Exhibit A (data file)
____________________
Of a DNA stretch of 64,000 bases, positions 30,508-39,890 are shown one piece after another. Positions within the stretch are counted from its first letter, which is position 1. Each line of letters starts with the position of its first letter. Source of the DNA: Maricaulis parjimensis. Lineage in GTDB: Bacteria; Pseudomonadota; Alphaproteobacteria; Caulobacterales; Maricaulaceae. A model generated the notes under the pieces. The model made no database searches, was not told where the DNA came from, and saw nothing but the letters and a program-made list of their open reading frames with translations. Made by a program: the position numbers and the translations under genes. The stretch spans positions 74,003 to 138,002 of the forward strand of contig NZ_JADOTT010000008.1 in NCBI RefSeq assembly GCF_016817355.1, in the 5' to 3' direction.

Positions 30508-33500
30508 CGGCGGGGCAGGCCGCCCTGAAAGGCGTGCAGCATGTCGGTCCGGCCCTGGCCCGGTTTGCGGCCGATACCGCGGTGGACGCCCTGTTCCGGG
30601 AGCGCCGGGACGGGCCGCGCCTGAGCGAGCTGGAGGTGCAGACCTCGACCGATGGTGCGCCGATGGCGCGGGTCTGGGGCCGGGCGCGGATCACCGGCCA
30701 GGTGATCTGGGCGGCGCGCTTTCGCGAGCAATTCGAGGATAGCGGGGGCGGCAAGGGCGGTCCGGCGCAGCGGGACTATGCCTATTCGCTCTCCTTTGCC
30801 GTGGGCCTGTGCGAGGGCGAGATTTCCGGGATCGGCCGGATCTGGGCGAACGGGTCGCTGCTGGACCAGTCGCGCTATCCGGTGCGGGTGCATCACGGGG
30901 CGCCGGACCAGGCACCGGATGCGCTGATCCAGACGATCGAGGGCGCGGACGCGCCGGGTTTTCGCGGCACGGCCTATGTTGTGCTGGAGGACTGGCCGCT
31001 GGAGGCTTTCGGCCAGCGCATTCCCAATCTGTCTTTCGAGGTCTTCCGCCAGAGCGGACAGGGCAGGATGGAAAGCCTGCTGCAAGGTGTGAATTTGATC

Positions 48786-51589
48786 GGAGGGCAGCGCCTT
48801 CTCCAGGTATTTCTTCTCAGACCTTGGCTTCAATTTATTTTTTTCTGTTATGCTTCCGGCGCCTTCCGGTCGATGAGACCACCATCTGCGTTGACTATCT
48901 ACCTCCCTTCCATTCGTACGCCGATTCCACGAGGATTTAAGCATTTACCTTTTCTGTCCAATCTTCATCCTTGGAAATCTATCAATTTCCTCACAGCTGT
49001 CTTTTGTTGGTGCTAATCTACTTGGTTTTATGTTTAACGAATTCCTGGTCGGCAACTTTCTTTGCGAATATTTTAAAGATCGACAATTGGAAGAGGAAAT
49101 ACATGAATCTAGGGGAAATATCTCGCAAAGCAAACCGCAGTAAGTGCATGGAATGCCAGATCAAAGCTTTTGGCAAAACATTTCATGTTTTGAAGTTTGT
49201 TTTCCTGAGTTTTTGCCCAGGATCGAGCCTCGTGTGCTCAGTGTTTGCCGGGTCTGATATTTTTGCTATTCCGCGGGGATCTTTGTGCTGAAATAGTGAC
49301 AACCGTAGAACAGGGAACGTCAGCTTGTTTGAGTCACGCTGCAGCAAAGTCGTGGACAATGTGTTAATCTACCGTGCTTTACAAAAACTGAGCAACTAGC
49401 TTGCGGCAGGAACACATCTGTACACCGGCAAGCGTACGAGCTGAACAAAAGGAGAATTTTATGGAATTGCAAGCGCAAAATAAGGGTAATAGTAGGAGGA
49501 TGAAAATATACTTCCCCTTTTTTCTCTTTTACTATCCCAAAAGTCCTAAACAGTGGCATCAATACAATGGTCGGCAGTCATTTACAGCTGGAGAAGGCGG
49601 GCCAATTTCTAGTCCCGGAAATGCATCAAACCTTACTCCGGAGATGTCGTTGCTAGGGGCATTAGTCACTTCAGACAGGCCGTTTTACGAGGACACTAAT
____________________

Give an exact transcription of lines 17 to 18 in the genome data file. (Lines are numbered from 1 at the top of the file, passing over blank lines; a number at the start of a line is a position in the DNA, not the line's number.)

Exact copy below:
49401 TTGCGGCAGGAACACATCTGTACACCGGCAAGCGTACGAGCTGAACAAAAGGAGAATTTTATGGAATTGCAAGCGCAAAATAAGGGTAATAGTAGGAGGA
49501 TGAAAATATACTTCCCCTTTTTTCTCTTTTACTATCCCAAAAGTCCTAAACAGTGGCATCAATACAATGGTCGGCAGTCATTTACAGCTGGAGAAGGCGG